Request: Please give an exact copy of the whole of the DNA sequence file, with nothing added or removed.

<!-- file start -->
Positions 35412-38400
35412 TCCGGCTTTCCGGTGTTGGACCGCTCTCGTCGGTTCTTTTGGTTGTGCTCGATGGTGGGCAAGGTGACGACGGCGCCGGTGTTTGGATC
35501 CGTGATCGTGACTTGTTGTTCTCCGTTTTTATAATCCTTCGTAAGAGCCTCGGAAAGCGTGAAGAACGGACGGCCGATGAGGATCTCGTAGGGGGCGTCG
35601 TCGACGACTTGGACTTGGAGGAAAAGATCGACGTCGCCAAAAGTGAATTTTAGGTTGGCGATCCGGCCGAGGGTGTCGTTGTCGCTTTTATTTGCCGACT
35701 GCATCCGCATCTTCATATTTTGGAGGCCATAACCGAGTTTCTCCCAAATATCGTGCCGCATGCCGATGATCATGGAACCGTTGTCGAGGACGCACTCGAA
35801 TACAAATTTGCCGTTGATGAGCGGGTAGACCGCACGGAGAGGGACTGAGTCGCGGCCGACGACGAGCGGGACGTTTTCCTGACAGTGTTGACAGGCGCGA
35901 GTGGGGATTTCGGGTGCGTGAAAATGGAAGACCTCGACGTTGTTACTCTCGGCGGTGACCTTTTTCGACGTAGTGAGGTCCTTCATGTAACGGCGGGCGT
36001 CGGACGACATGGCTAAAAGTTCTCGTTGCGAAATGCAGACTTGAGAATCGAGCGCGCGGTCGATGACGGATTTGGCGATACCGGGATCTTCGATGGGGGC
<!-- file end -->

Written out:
Positions 35412-38400
35412 TCCGGCTTTCCGGTGTTGGACCGCTCTCGTCGGTTCTTTTGGTTGTGCTCGATGGTGGGCAAGGTGACGACGGCGCCGGTGTTTGGATC
35501 CGTGATCGTGACTTGTTGTTCTCCGTTTTTATAATCCTTCGTAAGAGCCTCGGAAAGCGTGAAGAACGGACGGCCGATGAGGATCTCGTAGGGGGCGTCG
35601 TCGACGACTTGGACTTGGAGGAAAAGATCGACGTCGCCAAAAGTGAATTTTAGGTTGGCGATCCGGCCGAGGGTGTCGTTGTCGCTTTTATTTGCCGACT
35701 GCATCCGCATCTTCATATTTTGGAGGCCATAACCGAGTTTCTCCCAAATATCGTGCCGCATGCCGATGATCATGGAACCGTTGTCGAGGACGCACTCGAA
35801 TACAAATTTGCCGTTGATGAGCGGGTAGACCGCACGGAGAGGGACTGAGTCGCGGCCGACGACGAGCGGGACGTTTTCCTGACAGTGTTGACAGGCGCGA
35901 GTGGGGATTTCGGGTGCGTGAAAATGGAAGACCTCGACGTTGTTACTCTCGGCGGTGACCTTTTTCGACGTAGTGAGGTCCTTCATGTAACGGCGGGCGT
36001 CGGACGACATGGCTAAAAGTTCTCGTTGCGAAATGCAGACTTGAGAATCGAGCGCGCGGTCGATGACGGATTTGGCGATACCGGGATCTTCGATGGGGGC